Malaysia's Najib: Jump or be Pushed

Former Malaysian Prime Minister Mahathir Mohamad, having been instrumental in driving his successor Abdullah Ahmad Badawi from power in 2009 after a poor electoral performance, now may be poised to try to do the same thing to the current prime minister, Najib Tun Razak.

It may depend on whether Najib jumps or is pushed, however. The premier is said to be disillusioned and discouraged and may leave the premiership at the United Malays National Organization annual general meeting in October, handing over power to the current vice president Muhyiddin Yassin, sources say - if he lasts that long. Najib led the Barisan Nasional to its lowest vote total since independence at 46.66 percent of the popular vote to the Pakatan Rakyat coalition's 50.1 percent, taking a diminished 133 seats in the parliament to Pakatan Rakyat's 89 - amid allegations of voter irregularities that put the Barisan over the top.

"I am told that Najib will hand over to Muhyiddin in October," a lawyer with close contacts to UMNO said. "The change may finally come but voluntarily between Najib and Muhyiddin. We'll have to let it play it out some more."

That could foreshadow months of instability inside the UMNO leadership as a weakened Najib hangs on to power in the face of a wing of the party that wants to double down on the policies that have led to diminished returns in the last two elections. Toppling him now for Muhyiddin could well lead to costly party rifts, as it did in 2009 with the Badawi faction of the party. A change would probably signal that UMNO will steer to the conservative right, counterintuitive to what the electorate appears to have been saying. It was UMNO moderates such as Khairy Jamaluddin and Shahrir Samad who profited in the election while Malay nationalists Ibrahim Ali and Zulkifli Noordin were soundly defeated.

The Mahathir wing appears disdainful of Najib's 1Malaysia strategy, which calls for an emphasis on ethnic harmony and national unity. If anything, the 87-year-old former prime minister, with his sponsorship of the Malay nationalist NGO Perkasa, appears to be reverting to his days as a Malay firebrand that got him kicked out of UMNO for several years before he was reinstated by Najib's father, Tun Abdul Razak.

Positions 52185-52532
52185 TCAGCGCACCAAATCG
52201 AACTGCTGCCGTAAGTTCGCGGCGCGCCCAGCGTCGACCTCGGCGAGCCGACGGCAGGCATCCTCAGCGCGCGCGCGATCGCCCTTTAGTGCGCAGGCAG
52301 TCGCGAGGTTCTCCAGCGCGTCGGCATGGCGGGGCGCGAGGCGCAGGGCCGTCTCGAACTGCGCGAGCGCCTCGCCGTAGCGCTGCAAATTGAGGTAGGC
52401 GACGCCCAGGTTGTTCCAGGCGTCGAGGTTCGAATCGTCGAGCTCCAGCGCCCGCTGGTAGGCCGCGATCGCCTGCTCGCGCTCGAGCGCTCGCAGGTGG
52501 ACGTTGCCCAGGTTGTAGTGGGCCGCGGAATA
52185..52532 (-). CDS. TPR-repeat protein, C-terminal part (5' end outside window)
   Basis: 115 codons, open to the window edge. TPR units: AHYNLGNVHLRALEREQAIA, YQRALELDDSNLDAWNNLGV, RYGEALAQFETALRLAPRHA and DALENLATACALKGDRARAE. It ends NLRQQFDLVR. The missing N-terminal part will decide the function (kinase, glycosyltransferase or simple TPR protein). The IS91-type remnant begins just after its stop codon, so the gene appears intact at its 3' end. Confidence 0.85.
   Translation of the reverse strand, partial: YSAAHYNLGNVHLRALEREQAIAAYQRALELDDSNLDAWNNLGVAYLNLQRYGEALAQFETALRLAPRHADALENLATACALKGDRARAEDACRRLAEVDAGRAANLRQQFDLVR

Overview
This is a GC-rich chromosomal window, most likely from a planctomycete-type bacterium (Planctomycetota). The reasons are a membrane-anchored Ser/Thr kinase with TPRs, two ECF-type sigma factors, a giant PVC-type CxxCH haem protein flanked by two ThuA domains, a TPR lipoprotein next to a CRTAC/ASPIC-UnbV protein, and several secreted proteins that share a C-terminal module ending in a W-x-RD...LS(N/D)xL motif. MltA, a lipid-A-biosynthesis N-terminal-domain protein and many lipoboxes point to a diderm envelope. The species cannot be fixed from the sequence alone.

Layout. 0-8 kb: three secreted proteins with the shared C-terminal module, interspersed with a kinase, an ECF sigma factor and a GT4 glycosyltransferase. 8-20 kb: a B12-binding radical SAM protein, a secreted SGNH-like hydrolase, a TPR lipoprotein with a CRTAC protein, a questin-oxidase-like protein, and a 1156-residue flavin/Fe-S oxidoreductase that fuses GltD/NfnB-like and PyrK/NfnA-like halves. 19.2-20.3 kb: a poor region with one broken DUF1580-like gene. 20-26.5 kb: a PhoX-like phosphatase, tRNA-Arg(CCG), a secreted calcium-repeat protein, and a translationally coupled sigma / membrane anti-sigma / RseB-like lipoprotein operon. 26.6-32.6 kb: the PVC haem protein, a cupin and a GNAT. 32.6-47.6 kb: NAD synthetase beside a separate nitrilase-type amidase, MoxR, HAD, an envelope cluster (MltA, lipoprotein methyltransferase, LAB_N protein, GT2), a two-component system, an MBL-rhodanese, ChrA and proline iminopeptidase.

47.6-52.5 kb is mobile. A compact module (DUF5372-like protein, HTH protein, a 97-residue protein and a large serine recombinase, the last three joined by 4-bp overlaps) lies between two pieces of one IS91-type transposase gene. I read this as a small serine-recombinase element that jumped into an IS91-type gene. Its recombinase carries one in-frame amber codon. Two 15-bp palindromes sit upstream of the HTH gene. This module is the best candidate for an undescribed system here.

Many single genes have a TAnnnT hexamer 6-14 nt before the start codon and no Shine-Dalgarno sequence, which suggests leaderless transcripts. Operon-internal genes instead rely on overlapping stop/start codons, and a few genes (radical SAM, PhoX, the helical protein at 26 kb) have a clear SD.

However, Mahathir, a source said, "campaigned hard for Najib and the Barisan Nasional. The Doc (Mahathir) let Najib do what he wanted pretty much. Najib led UMNO with his Economic Transformation Program, Government Transformation Program, etc. Now that the results weren't good Najib has to take responsibility. Most importantly, I get the sense that Najib was completely devastated and doesn't want the job anymore. Furthermore, Muhyiddin can fight fire with fire against DAP's race campaign."

It thus remains to be seen if Najib's ETP and GTP programs, the cornerstone of his government policy, are at risk, emphasizing as they do competitive bidding instead of special privileges for ethnic Malays. Muhyiddin, although not as strident as other Malay nationalists, nonetheless is closer to Mahathir's line of thinking than many are comfortable with.

Most observers say the Barisan, at Najib's direction, veered between publicly conciliatory statements on race but used a de facto strategy that exacerbated what was already a growing divide between majority ethnic Malays, who make up 60.1 percent of the population, and the Chinese, who make up about 25 percent. The government basically abandoned the historic racial mix of ethnic Malay, Indian and Chinese parties that had ruled the country since independence for 56 years, attempting to use fear of Chinese dominance of the economy to drive rural ethnic Malays to the polls.